The early hours of Good Friday constitute the most important time of the Seville Easter week celebrations. That night, some of the most venerated statues make their way through the streets, such as Jesús del Gran Poder, la Macarena, la Esperanza de Triana and el Cristo de los Gitanos. The streets of the city fill with people and with emotion all night and well into the following morning. We would, however, recommend patience, because the waits to admire these beautiful statues tend to be long.
You can see processions by heading for any point on their routes, except in the “official section”. Here there are seats and stands from which to admire the passing processions. If you would like to reserve a place, contact the Consejo Superior de Hermandades y Cofradías (Brotherhoods’ Association) on tel. 902 995 275, or via their website.
Easter week is one of the most spectacular and emotional fiestas here. Religious devotion, art, color and music combine in acts to commemorate the death of Jesus Christ: the processions. Members of the different Easter brotherhoods, dressed in their characteristic robes, parade through the streets carrying religious statues (pasos) to the sound of drums and music – scenes of sober beauty.
From Mar 25, 2018 to Apr 1, 2018
Place: Seville (Andalusia)
Enjoy True Spanish Cuisine
A country to taste. That’s Spain. You’ll be able to discover the exquisite and typical dishes of each area, the famous miniature canapés known as ‘pintxos’, some of the best wines in the world, and an avant-garde cuisine. We present the regional cuisine from all over the country, we tell you how to prepare particular recipes, where to find traditional markets, places to enjoy Spanish gastronomy… Why not come and see? Spanish cuisine is known all over the world, and some of its typical dishes are so popular that if you’re in Spain you can’t pass up the chance to try them. All the recipes we suggest below are so famous you’ll have no problem finding them on the menu in any restaurant. And then you can upload your photos to the Internet to make your friends envious. Remember that these are just a few examples. To see all our recipes, go to the Gastronomy section.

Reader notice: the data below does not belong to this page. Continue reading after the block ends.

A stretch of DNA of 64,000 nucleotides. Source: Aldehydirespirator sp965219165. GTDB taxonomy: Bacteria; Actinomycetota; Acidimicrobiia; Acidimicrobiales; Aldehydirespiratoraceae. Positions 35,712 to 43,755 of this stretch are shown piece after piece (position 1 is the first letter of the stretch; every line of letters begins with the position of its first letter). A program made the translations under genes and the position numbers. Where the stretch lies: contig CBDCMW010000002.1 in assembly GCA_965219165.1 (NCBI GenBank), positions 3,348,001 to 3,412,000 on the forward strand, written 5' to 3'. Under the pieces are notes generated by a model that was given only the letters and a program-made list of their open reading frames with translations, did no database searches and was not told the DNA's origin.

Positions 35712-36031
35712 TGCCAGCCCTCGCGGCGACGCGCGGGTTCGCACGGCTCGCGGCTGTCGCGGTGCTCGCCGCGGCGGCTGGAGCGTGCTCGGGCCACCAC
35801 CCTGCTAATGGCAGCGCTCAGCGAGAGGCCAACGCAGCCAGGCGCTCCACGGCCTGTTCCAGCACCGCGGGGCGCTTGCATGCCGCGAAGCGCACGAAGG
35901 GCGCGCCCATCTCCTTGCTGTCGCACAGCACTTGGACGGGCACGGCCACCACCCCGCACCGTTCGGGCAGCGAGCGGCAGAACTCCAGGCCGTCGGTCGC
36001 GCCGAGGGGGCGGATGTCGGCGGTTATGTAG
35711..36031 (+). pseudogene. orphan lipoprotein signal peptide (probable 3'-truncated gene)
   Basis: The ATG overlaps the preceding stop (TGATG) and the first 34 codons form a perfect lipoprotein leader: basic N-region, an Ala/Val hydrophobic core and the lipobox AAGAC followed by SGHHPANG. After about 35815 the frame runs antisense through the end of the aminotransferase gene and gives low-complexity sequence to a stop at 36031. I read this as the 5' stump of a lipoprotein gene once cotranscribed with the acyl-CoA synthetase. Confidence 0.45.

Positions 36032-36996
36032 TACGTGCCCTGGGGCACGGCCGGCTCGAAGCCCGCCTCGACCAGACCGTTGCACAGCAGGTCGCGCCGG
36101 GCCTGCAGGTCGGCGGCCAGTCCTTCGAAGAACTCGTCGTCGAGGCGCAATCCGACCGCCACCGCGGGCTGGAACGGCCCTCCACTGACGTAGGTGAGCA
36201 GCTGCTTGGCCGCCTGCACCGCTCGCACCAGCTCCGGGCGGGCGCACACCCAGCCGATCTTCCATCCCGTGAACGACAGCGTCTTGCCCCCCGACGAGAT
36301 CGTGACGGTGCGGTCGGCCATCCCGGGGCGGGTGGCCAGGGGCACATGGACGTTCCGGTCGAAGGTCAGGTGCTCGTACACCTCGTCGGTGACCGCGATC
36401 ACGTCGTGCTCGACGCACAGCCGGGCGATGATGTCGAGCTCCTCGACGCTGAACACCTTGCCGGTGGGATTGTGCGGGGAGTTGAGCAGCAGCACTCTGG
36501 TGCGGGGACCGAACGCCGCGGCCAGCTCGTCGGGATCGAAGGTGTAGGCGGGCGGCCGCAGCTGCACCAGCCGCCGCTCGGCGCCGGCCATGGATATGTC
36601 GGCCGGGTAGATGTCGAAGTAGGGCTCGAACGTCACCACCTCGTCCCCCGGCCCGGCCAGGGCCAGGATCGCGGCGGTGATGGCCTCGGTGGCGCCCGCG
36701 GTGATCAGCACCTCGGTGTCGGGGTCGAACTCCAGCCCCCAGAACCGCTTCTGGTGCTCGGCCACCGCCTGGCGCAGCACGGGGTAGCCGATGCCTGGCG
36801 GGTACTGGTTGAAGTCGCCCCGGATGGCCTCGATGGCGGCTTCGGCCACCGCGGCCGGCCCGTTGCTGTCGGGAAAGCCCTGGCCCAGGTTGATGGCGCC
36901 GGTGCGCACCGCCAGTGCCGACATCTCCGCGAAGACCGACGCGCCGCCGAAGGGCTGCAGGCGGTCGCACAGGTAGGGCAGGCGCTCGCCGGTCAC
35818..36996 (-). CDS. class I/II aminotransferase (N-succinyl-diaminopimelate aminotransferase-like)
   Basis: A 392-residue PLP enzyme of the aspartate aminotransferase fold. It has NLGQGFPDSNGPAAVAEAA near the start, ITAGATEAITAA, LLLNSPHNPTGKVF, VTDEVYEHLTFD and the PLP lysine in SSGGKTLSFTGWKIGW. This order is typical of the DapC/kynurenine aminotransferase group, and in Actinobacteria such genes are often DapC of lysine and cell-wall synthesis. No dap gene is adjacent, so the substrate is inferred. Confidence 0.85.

New Year’s Eve in Puerta del Sol, Madrid
In Spain, 31 December is a very special celebration, where the fun and partying go on well into the early hours. If you want to get the year off to a good start, then come and celebrate New Year’s Eve in Spain. You will have a great time eating the traditional “lucky grapes”… And the rest of the night too!
Would you like to know how we see in the New Year in Spain? Eating twelve grapes. Tradition has it that you have to eat them one by one, in time with the striking of the clock at midnight on 31 December. What is more, if you manage to eat all the grapes on time, you are in for a year of prosperity and good luck. Whether or not you believe in magic, come and try the experience – it is great fun.
The eating of grapes is the high point of New Year’s Eve. In fact, the striking of the clock is broadcast live on television throughout Spain. On this day, family or friends usually get together for a delicious dinner and then the twelve grapes. In many villages, towns and cities, people head to squares or other emblematic places with a clock to eat them together and share the last minutes of the “old” year. If you would like to take part, head for the local tourist office for full details.
The striking of the clock in Puerta del Sol Square
In Spain there is one place that is especially famous for this tradition: Puerta del Sol Square in Madrid. Thousands of people converge in front of the clock here to see in the New Year, and the square becomes one huge party. The atmosphere is amazing: confetti, music and streamers everywhere; people dressed up with wigs, hats and masks; and above all, everyone is up for a good time.
After eating the grapes there is a mass explosion of joy. Bottles of cava are uncorked and everyone toasts everyone else, friends, family and the people around. Laughter, jokes, congratulations… This is just the beginning though – hours and hours of fun remain. You will see that it is impossible not to be carried away by the excitement.
Tips to bear in mind
The streets fill with groups of young people, music and cars that greet the New Year with their horns. At pubs, bars and clubs there are New Year’s parties with dancing through to dawn. There are also many hotels and restaurants that organize special celebrations, including dinner, grapes, dancing and entertainment. If you decide to go for one of these, you should buy your ticket or book your table in advance.
Remember that timetables for public transport services tend to be affected. For example, on the night of 31 December, bus and metro services normally finish earlier than usual, and start later on the morning of the 1st. Furthermore, if you need a taxi at New Year it is best to order it in advance by telephone, because there is so much demand.